James Lovelock (1919-) is a British scientist, author and environmentalist best known for his proposal of the Gaia hypothesis, where the Earth, itself, is seen as a self-regulating entity naturally inclined to sustain life.
In his own words, Gaia is
a complex entity involving the Earth’s biosphere, atmosphere, oceans, and soil; the totality constituting a feedback or cybernetic system which seeks an optimal physical and chemical environment for life on this planet.¹
This idea is both accepted and rejected by different scientists because science is not always monolithic, despite what politicians like Justin Trudeau and Kamala Harris – who in last night’s CNN Democratic Debate used the word ‘science’ like religious people use ‘church’ or ‘God’ – would have us believe.
The Gaia Hypothesis is also commonly mistaken for Lewis Thomas‘ speculation that the Earth, when viewed from space, resembles a single cell.
New Age enthusiasts should note that Lovelock is not explicitly saying the Earth as a whole is alive or ‘thinks’ as a total, integrated being.
Rather, the Gaia hypothesis speaks to all that is alive and not alive on our Earth, according to current scientific definitions about the difference between organic and inorganic material.²
The Gaia principle, proposes that living organisms interact with their inorganic surroundings on Earth to form a synergistic and self-regulating, complex system that helps to maintain and perpetuate the conditions for life on the planet.³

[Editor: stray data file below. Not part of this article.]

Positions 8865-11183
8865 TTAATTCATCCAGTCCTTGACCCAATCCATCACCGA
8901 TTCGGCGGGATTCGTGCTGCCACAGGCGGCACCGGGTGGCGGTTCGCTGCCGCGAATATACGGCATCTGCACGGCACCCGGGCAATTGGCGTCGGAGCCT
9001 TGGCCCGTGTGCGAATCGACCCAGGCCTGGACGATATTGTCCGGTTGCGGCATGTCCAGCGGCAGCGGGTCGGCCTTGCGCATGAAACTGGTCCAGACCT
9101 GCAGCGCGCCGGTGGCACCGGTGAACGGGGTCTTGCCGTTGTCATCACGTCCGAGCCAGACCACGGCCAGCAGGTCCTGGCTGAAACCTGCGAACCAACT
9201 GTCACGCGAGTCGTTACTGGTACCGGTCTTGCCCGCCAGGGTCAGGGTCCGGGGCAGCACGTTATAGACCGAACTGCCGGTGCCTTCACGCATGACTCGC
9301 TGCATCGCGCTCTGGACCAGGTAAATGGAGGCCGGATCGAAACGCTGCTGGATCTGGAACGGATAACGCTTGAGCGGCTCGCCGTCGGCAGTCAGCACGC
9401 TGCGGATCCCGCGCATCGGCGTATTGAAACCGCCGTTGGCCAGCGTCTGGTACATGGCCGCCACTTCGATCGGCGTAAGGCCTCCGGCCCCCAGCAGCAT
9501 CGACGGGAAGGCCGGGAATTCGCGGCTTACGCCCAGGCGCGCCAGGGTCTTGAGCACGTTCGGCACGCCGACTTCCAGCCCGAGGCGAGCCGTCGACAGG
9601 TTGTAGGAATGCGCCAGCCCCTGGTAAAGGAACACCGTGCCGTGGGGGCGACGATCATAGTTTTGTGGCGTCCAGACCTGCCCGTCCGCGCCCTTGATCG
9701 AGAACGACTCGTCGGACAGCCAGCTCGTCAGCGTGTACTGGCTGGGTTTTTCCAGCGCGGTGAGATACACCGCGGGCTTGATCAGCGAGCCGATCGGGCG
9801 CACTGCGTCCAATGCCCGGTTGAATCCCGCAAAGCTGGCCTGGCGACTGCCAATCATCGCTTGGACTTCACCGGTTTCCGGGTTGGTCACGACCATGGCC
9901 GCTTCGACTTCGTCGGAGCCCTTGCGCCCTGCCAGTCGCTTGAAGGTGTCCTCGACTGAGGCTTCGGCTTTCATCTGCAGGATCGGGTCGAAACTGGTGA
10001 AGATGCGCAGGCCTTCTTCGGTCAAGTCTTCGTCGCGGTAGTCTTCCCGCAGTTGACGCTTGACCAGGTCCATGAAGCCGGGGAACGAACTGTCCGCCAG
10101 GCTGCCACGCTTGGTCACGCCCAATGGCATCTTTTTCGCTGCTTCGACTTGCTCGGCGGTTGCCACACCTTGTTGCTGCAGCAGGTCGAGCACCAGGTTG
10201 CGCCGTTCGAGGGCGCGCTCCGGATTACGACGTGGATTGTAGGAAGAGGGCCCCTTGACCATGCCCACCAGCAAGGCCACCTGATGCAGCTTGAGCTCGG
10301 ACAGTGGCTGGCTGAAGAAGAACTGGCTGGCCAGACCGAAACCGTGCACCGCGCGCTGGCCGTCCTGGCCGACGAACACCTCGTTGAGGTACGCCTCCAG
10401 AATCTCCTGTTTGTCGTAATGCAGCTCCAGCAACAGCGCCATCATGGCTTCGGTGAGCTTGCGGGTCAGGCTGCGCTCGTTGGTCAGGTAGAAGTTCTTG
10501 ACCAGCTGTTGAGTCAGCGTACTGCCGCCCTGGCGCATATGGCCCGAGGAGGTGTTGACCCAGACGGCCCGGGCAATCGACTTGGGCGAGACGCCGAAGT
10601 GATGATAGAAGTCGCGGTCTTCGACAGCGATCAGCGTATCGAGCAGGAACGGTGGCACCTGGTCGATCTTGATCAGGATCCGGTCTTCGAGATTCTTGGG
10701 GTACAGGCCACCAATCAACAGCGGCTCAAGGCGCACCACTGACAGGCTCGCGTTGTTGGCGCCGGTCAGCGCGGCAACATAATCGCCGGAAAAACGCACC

Back when it wasn’t trendy to do so, Lovelock took some heat from environmentalists by advocating nuclear power as a way out of our current environmental crisis. Back then, the problem of how to dispose of nuclear waste rendered nuclear power environmentally and politically unattractive.
Today, however, climate change activists like the Democratic presidential candidate Andrew Yang believe nuclear power is a sensible option, provided we develop new nuclear strategies—for example, using thorium instead of uranium.4
As for Lovelock, he apparently believes our planet has staggered near the point of no return and unless we retreat from the idea of sustainable development, humanity will be severely distressed in the future.
Retreat, in his view, means it’s time to start talking about changing where we live and how we get our food… Most of all, he says, it’s about everybody “absolutely doing their utmost to sustain civilization, so that it doesn’t degenerate into Dark Ages, with warlords running things, which is a real danger. We could lose everything that way.5
Personally, I think this kind of attitude overlooks the possibility of genetic mutations along with our proven human resourcefulness which should enable us to develop, thrive and remain essentially decent well into the next few millennia.
¹ http://en.wikipedia.org/wiki/Gaia_hypothesis (as appearing during the last revision: 2011/01/24)
² Scientific definitions about life and non-life are challenged by some Asian philosophical systems suggesting that even so-called inorganic matter/energy possesses some kind of elemental, vibrational consciousness. But still, inorganic rocks do not reproduce to create baby rocks. They may break up, melt and transform. But as far as we know, only organic life reproduces to create unique offspring which themselves consume, transform and eliminate matter/energy.
³ https://en.wikipedia.org/wiki/Gaia_hypothesis (as appearing today)
4 See the article by Roy Carter posted in September 2018: Thorium – A safer, more efficient and abundant energy source for the future?
5 While it is true that demented warlords threaten our democracy, Earthpages is doing everything it can to quell that unwelcome development, especially in Canada where the problem remains largely ignored or unnoticed.
Related » Great Mother